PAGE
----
News | Cardiac Diagnostics | March 16, 2017

Alcohol Abuse Increases Risk of Heart Conditions as Much as Other Risk Factors

Study links alcohol abuse with increased risk of atrial fibrillation, heart attack, congestive heart failure

alcohol abuse, heart conditions, risk factors, JACC study, increased risk

March 16, 2017 — Alcohol abuse increases the risk of atrial fibrillation, heart attack and congestive heart failure as much as other well-established risk factors, according to a study published recently in the Journal of the American College of Cardiology.

Despite advances in prevention and treatments, heart disease is the No. 1 killer of men and women in the United States. Reducing alcohol abuse might result in meaningful reductions of heart disease, according to the researchers.

“We found that even if you have no underlying risk factors, abuse of alcohol still increases the risk of these heart conditions,” said lead researcher Gregory M. Marcus, M.D., director of clinical research in the Division of Cardiology at the University of California, San Francisco.

The researchers analyzed data from a database of all California residents ages 21 and older who received ambulatory surgery, emergency or inpatient medical care in California between 2005 and 2009. Among the 14.7 million patients in the database, 1.8 percent, or approximately 268,000, had been diagnosed with alcohol abuse. The researchers found that after taking into account other risk factors, alcohol abuse was associated with a twofold increased risk of atrial fibrillation, a 1.4-fold increased risk of heart attack and a 2.3-fold increased risk of congestive heart failure. These increased risks were similar in magnitude to other well-recognized modifiable risk factors such as diabetes, high blood pressure and obesity.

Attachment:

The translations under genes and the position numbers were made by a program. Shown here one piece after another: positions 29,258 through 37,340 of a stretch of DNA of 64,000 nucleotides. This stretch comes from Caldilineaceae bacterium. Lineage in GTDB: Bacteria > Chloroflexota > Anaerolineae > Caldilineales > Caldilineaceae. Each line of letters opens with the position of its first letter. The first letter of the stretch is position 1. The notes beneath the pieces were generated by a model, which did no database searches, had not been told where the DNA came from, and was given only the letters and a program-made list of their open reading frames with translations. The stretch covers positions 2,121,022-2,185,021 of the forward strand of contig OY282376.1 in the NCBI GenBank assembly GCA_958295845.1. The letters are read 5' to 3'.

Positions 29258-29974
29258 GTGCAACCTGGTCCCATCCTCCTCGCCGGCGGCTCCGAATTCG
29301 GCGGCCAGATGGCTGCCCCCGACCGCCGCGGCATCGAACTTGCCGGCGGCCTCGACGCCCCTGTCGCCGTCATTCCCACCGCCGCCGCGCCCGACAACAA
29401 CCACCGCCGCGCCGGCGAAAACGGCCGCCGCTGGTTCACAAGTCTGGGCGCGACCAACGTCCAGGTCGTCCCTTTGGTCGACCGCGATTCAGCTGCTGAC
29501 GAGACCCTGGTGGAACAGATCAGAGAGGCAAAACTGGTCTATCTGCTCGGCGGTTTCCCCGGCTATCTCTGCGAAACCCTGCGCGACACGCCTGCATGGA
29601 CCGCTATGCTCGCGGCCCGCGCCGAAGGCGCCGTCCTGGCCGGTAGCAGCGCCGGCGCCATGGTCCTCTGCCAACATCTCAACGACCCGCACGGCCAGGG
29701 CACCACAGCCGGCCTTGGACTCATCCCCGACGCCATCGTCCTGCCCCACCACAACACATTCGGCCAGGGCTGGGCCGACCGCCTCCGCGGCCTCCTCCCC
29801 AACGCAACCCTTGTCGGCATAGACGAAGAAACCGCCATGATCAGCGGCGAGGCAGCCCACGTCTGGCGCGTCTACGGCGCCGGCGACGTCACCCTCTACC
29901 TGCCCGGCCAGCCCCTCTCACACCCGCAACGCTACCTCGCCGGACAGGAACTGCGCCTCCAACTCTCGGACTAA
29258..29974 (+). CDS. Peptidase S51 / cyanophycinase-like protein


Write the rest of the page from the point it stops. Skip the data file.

Completely eradicating alcohol abuse would result in over 73,000 fewer atrial fibrillation cases, 34,000 fewer heart attacks and 91,000 fewer patients with congestive heart failure in the United States alone, the researchers said.

“We were somewhat surprised to find those diagnosed with some form of alcohol abuse were at significantly higher risk of a heart attack,” Marcus said.  “We hope this data will temper the enthusiasm for drinking in excess and will avoid any justification for excessive drinking because people think it will be good for their heart. These data pretty clearly prove the opposite.”

Previous research has suggested that moderate levels of alcohol consumption may help prevent heart attack and congestive heart failure, while even low to moderate levels of alcohol consumption have been shown to increase the incidence of atrial fibrillation.

“The great majority of previous research relied exclusively on self-reports of alcohol abuse,” Marcus said. “That can be an unreliable measure, especially in those who drink heavily. In our study, alcohol abuse was documented in patients’ medical records.” He said that the study did not quantify how much alcohol patients drank.